Monstrous mothers and founding fathers: Kristevan maternality in Cynthia Voigt’s Tillerman cycle

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Dennehy, Thomas
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University College Cork
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The role of the mother, her potential failure to be good enough, the structure and performance of family, neglect, and family value and performance have become critical issues in social research and adult fiction in the middle of the twentieth century. These adult preoccupations are to be found in literature specially written for children and young adults and Cynthia Voigt’s Tillerman cycle published between 1981 and 1987 is an extended study of the existential and urgent issues of maternal abandonment and the issues it presents for her child protagonists. This thesis is a study of the maternal issues that this sudden act of abandonment creates across the span of the seven novels. The initial focus of the series and this research is the plight of four children who are abandoned by their mentally ill mother and who struggle to process their plight and create a new family and a home. A post Freudian psychoanalytic approach is adopted in this research and this approach is concerned with the earliest maternal issues explored in Klein, Winnicott and Kristeva. The maternal search is accomplished in the opening book — they find a home with an initially unwelcoming grandmother — but the effects of the family dysfunction which initiates the series extend across the remaining six novel of the cycle and are questioned and evaluated in this research. The research will question the function and place of the mother and of family itself and asks if a more elastic idea like Kristevan “maternality” is an issue which the narratives explore. The dysfunctional effects are visible in the life choices and decisions of Dicey Tillerman, the eldest child and the protagonist of the series The research will explore the claim that the Tillerman series demonstrates that family, as a nourishing , sustaining social possibility can be created in liminal and unexpected places and should not be exclusively identified with the patriarchal family. The research will stress a number of critical theoretical movements that underpin the development of the protagonists across the series: the developmental move from Melanie Klein’s first developmental position, the paranoid schizoid to Klein’s second position, the depressive and the move from an old and archaic, closed judgmental, bipolar order, described in the research as a “covenant” to a new order, a new “covenant” marked by respect and the practice of open and lateral communication. In the final book Voigt offer a resolution, seen in the sudden decision of Dicey Tillerman to drive to her boyfriend’s house and rekindle their apparently foundering relationship but one which, in its result contradicts the radical questioning of family which the narrative of the series was consistently preoccupied by. This decision will be interrogated as will the implications of a sudden and abrupt return to the hegemonic family authored and validated by patriarchy.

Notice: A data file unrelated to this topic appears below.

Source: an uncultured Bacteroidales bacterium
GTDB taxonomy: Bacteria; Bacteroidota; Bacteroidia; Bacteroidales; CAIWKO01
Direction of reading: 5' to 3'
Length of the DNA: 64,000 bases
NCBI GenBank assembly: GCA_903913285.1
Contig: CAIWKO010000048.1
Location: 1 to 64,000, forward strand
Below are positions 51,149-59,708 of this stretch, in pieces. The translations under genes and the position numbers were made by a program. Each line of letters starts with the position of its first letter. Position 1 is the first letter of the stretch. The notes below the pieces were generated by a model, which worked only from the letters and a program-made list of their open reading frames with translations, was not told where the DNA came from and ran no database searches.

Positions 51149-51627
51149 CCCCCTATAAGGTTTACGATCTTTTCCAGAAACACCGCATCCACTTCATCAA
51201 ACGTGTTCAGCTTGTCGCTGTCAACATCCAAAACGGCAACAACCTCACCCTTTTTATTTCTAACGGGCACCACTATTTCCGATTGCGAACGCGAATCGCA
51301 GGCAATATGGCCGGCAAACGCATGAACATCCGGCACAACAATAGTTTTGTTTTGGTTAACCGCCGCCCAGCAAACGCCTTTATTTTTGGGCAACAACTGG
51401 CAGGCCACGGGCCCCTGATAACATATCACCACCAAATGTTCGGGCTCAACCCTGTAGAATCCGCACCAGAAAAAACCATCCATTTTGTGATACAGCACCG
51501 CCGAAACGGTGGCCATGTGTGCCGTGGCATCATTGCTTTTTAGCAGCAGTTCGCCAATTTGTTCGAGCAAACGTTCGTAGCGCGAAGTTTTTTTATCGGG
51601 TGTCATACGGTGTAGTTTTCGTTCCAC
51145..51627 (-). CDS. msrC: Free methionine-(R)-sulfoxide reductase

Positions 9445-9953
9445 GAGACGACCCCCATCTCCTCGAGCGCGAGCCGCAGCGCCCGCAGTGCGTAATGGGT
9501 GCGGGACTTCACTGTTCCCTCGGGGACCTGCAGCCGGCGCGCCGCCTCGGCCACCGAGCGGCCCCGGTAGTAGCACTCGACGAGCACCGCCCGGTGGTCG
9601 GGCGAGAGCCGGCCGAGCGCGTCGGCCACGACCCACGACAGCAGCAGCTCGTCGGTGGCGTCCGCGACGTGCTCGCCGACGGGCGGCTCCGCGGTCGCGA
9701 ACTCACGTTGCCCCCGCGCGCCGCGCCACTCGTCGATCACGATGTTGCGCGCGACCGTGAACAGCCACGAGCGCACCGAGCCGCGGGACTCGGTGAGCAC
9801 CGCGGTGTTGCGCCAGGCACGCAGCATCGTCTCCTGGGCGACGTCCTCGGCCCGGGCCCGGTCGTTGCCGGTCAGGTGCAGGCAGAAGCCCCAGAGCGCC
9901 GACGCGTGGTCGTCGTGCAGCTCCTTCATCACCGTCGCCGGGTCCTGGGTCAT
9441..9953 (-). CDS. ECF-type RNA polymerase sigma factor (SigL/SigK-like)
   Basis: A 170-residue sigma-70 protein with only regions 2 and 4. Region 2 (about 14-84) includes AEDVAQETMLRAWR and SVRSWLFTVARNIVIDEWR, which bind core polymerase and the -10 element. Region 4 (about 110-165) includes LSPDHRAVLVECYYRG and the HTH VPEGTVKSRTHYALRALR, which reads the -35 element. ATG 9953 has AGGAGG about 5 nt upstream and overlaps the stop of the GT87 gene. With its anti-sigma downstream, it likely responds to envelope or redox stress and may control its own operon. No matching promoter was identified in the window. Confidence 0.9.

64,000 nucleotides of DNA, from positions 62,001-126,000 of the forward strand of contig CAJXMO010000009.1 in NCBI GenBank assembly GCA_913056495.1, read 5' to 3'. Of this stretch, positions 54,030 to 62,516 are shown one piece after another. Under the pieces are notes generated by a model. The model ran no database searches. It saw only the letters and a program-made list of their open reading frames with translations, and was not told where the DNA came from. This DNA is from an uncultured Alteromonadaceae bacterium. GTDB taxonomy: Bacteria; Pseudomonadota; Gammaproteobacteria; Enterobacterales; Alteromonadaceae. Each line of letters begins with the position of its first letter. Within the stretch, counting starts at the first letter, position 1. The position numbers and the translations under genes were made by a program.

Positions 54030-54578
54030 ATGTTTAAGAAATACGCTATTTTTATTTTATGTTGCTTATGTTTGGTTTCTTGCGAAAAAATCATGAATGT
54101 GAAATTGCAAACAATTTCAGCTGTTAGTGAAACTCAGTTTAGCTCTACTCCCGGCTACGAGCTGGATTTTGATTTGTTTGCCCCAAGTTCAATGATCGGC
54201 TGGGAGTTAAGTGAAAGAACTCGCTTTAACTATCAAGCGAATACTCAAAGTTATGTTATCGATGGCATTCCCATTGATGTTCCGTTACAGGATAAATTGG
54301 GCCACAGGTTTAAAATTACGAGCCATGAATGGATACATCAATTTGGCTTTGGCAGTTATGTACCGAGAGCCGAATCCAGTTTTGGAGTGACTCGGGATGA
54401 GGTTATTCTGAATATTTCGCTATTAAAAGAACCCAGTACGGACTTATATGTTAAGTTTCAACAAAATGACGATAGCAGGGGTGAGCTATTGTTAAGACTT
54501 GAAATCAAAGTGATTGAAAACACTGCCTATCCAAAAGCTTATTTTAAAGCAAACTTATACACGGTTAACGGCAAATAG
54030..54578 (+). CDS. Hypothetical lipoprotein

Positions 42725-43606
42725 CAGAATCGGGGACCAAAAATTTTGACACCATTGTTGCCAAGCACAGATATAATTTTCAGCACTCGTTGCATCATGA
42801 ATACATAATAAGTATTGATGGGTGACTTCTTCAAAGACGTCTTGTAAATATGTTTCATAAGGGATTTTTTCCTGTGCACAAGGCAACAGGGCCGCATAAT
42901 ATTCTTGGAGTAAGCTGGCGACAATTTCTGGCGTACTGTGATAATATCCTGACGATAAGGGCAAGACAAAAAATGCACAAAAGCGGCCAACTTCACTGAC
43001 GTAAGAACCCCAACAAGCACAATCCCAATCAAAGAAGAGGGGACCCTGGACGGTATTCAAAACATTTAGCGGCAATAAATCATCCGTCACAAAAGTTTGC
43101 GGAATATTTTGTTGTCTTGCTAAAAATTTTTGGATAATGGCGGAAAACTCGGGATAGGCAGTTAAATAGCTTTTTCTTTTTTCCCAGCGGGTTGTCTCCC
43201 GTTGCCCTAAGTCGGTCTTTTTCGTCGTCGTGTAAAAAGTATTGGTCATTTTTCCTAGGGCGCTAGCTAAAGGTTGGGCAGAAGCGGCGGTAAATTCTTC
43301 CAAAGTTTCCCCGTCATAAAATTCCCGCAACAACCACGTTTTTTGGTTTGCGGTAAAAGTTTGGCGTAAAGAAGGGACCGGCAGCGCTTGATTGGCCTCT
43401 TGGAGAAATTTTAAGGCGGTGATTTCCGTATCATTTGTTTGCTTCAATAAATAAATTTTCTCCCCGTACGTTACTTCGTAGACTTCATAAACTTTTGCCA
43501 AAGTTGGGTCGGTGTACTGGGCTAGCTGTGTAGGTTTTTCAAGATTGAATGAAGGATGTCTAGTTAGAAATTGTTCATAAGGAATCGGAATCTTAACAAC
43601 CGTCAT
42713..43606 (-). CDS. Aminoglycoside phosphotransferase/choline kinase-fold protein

Maternality , Kristevan abjection , Abandonment
Dennehy, T. 2023. Monstrous mothers and founding fathers: Kristevan maternality in Cynthia Voigt’s Tillerman cycle. PhD Thesis, University College Cork.
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